A place to accumulate a few notes about fairness, sustainability and the knowledge that these things are happening.
The Fair Trade certification and other fairness labels are, to put it mildly, often a form of advertising and not actually meaningful. Other certifications are quite possibly better. Feral Trade is, as I understand it, a way around this by avoiding labels and using relationships to really know what is going on.
Other documentation systems exist. Some are listed below. Some services try to work out ways of mixing all these factors together to work out what you might want to choose. Some other services seem to be a bit odd, like the Rankabrand system that seems to put Nescafe up high, or the Australian Shop Ethical site that uses Rankabrand and otherwise seems a bit simplistic.
No fee for the purchaser, but the farmers still need to get certified.
Apparently RA emerged first as a wood and thus forest protection group. So there may be more interest in landscape protection, but they claim also to have strong social actions, education and training.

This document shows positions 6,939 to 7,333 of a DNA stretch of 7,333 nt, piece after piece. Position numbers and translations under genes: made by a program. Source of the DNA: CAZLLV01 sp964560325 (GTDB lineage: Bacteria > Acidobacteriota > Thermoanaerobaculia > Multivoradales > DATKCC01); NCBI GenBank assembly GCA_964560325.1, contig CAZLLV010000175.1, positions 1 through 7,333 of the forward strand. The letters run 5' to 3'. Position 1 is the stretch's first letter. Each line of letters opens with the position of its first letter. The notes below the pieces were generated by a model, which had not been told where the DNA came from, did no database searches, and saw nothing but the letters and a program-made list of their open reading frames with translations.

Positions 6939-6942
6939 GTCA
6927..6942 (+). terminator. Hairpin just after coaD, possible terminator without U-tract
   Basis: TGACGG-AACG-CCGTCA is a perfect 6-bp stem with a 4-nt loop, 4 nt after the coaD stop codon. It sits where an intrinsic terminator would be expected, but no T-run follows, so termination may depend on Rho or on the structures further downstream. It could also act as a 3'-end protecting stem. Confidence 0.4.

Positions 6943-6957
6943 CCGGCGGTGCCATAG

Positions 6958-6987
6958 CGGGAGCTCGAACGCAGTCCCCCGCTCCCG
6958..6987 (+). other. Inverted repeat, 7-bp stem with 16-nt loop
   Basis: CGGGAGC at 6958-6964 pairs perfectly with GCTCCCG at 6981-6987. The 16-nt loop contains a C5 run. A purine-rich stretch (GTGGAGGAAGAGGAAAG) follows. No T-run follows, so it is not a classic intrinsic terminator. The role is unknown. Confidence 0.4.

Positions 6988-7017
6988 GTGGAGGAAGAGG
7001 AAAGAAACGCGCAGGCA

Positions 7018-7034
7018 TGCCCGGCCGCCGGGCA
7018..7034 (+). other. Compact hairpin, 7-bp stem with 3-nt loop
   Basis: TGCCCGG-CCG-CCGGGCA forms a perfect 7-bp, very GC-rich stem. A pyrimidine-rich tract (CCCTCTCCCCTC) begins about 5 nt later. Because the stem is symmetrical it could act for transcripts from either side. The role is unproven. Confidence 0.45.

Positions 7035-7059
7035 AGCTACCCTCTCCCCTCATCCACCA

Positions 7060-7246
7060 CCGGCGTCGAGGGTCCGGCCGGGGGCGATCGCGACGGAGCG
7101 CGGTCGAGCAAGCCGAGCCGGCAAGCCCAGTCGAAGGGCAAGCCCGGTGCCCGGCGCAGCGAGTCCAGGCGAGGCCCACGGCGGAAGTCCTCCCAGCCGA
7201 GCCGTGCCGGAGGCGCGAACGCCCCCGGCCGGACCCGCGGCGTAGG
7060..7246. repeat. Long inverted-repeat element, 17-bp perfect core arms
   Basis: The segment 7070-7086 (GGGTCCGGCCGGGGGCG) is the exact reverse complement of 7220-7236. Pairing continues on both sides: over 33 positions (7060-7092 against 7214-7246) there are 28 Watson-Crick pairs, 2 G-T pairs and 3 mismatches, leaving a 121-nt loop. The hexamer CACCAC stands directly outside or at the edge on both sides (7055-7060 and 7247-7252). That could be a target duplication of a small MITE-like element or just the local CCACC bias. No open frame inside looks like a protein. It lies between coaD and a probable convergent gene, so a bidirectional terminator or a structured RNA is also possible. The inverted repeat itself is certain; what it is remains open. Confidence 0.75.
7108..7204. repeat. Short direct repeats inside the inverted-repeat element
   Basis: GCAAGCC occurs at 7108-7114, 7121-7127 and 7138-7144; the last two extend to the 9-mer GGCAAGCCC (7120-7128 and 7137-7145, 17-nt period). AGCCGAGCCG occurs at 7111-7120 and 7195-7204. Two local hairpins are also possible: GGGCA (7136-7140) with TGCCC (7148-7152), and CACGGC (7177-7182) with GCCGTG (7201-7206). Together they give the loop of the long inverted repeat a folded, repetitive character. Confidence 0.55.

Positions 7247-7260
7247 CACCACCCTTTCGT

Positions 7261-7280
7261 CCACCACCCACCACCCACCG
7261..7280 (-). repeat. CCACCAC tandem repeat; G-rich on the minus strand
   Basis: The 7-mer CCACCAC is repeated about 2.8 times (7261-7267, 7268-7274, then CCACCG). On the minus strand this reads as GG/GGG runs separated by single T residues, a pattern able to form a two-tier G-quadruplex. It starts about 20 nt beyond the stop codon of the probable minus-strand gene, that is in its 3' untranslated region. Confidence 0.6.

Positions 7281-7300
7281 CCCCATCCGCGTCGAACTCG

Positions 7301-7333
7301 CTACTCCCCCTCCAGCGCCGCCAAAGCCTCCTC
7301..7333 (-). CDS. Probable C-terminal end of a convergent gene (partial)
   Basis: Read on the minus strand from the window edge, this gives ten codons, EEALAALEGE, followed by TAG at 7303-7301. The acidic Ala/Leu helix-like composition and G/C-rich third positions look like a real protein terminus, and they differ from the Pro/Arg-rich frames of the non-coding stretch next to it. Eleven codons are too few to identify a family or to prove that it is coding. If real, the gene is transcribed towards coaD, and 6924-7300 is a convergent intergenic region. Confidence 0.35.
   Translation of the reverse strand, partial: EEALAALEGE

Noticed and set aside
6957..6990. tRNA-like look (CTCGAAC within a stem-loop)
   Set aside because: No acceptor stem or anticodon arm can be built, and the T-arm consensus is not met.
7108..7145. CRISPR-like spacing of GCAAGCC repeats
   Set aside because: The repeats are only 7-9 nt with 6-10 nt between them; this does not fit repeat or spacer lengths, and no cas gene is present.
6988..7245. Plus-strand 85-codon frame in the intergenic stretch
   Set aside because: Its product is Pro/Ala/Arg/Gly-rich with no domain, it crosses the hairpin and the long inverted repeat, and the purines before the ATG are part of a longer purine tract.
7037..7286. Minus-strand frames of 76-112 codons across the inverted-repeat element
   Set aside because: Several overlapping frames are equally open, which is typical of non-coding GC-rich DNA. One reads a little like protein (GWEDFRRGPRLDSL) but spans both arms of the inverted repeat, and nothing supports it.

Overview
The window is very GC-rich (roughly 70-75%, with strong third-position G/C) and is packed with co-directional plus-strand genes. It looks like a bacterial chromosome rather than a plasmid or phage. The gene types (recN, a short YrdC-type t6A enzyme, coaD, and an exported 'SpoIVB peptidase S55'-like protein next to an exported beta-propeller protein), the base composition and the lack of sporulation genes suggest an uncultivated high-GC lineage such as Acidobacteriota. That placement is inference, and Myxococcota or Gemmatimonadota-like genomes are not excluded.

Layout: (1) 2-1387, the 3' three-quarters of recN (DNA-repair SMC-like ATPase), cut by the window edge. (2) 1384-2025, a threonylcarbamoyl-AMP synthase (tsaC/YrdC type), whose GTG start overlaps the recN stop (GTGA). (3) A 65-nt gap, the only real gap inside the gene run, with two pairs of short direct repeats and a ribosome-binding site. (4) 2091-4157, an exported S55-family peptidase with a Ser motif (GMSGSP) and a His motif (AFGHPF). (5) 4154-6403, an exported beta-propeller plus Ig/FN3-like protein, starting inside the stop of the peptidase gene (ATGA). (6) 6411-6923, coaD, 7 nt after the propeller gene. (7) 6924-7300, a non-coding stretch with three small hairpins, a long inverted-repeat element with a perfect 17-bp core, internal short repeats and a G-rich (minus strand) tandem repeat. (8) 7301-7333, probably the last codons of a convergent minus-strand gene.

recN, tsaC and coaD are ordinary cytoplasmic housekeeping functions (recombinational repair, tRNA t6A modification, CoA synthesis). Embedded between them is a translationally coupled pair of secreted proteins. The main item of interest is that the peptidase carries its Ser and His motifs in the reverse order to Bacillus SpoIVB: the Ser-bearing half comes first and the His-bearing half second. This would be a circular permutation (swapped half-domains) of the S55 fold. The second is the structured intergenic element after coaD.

An article outlining some of the issues that pertain in the UK. RFA is mentioned as a lower cost certification.
An Austrian system started in the 1970s. Apparently (still being investigated) organisations can apply to have their products deemed appropriate for the group. This involves a certain amount of documentation, but should not be “too complicated” - let's see.
EZA seems to be the Austrian parent company on the Welt Laden.
There are a number of products that are (quite possibly) in some sense Fair Trade but are not labelled as such.
Illy claims to pay its farmers 30% premiums, share education and training and invest in local social practices. They do not advertise this because of some of the folowing reasons
Article in Handelsblatt (in German)
Quartz article about it.
Some notes from someone who still doesn't trust Illy.
Is the largest Italian coffee manufacturer. They have some ethically labelled products, using the Rainforest Alliance system.
Segafraddo owns and operates its plantations. So it is not buying in an open market, can control the standards of pay and other compensations, etcetera. (Australian website)
Claim to have much higher wages in the own plantations in Brazil. They also http://www.segafredo.com.au/sustainability/fairtrade//claim to be using traditional, labour intensive methods to offer more employment, as well as talking about schooling.
Other players seem to believe their story, but these guys are a franchise too, so…